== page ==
It might have worked 10 years ago before the world became so interconnected and social media meant that everything is on view 24/7 and there is no place to hide. Now in 2021 it’s really easy to get found out and if that happens the backlash can be severe – as has been seen with the revolt of bond investors over bogus green debt flooding the market.
We also saw the Deliveroo stock drop by more than 30% following its initial public offering mainly because of labour practices i.e. the business floundered because investors didn’t like the way it treats its people. Another sticking point was the way it has structured the board to give outsized voting rights to its founder, Will Shu.
BlackRock is another example. They are currently battling the bad reputation fallout from a social media campaign by Greenpeace and others against their investment in businesses that are destroying the Amazon, despite claiming that they’d ceased. Then there is Burger King, who recently had to remove their controversial #IWD ‘Women belong in the kitchen’ tweet and publicly apologise after it generated an almighty outcry. It wasn’t just about the tweet by the way, but resulted in every aspect of the business being dissected on social media, from the makeup of the board (mostly male as you’ll have obviously guessed) to their staff pay (mostly very low) to the (questionable) protection of the female employees against sexual harassment.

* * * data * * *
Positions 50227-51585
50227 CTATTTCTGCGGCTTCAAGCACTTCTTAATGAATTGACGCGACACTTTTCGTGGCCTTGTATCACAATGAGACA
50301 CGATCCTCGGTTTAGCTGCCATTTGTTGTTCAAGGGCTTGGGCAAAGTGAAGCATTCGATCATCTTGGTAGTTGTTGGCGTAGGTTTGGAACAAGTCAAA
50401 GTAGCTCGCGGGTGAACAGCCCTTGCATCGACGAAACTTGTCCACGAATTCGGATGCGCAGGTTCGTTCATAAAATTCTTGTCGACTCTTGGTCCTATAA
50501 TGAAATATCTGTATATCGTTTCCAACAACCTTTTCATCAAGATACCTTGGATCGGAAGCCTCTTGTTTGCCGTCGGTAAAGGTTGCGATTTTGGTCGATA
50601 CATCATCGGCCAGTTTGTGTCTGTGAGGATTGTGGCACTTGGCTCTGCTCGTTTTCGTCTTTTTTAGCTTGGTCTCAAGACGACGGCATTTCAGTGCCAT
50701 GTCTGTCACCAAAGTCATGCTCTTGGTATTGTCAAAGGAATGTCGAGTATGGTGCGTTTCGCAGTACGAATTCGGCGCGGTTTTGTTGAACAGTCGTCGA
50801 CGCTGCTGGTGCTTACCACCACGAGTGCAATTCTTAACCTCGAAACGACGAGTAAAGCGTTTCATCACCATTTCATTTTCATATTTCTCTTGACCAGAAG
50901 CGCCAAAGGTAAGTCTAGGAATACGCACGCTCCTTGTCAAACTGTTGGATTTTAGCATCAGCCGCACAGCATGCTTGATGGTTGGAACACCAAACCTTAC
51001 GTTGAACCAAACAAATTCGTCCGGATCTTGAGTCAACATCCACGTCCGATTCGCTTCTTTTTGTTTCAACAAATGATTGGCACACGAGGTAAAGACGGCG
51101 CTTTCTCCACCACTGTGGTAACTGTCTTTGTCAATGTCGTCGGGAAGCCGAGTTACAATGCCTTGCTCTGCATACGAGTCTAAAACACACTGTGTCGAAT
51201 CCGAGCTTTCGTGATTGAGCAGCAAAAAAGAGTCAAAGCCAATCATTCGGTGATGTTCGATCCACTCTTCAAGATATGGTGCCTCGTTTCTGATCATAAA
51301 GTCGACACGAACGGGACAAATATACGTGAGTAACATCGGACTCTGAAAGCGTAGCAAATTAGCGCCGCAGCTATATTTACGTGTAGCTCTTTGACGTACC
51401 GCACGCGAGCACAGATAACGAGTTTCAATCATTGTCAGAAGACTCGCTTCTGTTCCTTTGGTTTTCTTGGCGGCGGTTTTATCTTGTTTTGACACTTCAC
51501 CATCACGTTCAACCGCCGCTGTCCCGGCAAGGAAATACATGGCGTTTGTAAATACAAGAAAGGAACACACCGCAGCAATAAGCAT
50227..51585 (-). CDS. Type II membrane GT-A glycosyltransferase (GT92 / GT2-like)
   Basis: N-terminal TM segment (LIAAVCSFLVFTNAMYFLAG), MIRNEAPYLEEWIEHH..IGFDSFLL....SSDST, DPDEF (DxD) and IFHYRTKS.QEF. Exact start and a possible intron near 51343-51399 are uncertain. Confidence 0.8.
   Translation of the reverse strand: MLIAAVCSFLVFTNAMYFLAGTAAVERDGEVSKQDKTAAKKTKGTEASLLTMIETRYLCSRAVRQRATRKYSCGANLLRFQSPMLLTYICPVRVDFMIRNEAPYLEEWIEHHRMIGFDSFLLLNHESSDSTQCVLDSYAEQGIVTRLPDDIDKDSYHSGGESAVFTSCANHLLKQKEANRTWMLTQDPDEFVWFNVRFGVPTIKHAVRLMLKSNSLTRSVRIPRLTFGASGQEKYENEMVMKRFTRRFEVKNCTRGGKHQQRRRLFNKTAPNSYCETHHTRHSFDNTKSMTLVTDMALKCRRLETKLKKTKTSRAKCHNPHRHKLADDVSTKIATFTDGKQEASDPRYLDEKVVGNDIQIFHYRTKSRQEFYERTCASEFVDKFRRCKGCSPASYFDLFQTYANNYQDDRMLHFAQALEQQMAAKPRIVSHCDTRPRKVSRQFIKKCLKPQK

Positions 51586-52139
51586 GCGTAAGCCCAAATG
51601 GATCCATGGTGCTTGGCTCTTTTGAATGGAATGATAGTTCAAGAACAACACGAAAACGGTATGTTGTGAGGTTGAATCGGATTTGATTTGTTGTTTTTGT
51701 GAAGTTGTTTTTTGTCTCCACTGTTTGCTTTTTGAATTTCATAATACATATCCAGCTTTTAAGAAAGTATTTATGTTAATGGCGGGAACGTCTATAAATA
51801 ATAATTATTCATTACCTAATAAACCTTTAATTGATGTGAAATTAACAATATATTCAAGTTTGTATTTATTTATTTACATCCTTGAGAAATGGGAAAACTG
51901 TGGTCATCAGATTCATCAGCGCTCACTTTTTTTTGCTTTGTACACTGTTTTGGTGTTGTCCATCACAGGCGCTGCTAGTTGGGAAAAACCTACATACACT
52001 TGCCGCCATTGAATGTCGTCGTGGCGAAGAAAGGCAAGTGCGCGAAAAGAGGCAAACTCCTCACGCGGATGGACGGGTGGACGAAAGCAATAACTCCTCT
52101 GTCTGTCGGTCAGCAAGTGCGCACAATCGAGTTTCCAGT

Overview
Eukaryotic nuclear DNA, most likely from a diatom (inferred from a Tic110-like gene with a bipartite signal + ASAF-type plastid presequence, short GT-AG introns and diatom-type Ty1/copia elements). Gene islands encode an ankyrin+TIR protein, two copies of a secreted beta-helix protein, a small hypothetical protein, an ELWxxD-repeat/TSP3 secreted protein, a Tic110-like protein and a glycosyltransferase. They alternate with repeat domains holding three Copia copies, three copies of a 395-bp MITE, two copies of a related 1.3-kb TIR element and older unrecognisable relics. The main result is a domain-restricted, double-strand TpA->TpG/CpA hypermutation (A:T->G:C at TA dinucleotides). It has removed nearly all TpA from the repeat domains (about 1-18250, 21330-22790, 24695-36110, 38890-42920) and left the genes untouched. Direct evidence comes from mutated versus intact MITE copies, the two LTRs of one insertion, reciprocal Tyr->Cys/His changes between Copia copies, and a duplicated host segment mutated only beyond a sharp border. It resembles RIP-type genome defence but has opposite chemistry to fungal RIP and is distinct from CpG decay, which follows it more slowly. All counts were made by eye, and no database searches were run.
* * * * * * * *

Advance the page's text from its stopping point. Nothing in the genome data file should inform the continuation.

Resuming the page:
Time to invest in that superhero cape
The old fashioned macho ‘treat people and the environment badly’ toxic culture obviously continues apace in some quarters, despite all evidence to the contrary that it is not approved of by, or working for, most people or this planet we call home. You’d think they’d have noticed how much the world has shifted in the last 18 months, how much backlash they are likely to get, how people will boycott them, and see how the good people will avoid working for them… but I guess if you are in an insulated bubble then you’ll only see what’s immediately in front of you.
In short, it seems many CEOs have yet to find, let along put on, their superhero capes. Many are still end up winging it (to put it politely) or woke washing (not so politely) and then finding out “Surprise!” that people notice. That people don’t like it. That people – clients – rally, boycott, rally others to boycott, and attack.
That not doing the good thing – the ethical thing – can backfire very badly.
In contrast those businesses have been investing in good practice, sustainable supply chains, people’s wellbeing, etc, are reaping the rewards in all ways – including staff happiness, loyalty and productiveness, increased profits, enhanced reputation, and increased customer trust and retention.
Then there’s the point – which often seems to get missed for some reason – that businesses are not separate to the world. Business is part of society and world. Anything that happens within society and the world affects BUSINESS, and so it is in company leaders’ best interests to work for the good of society and the world.
So, all you CEOs, business leaders, entrepreneurs, business owners, time to get your superhero cape and put it on.
Your time to be superhero is NOW.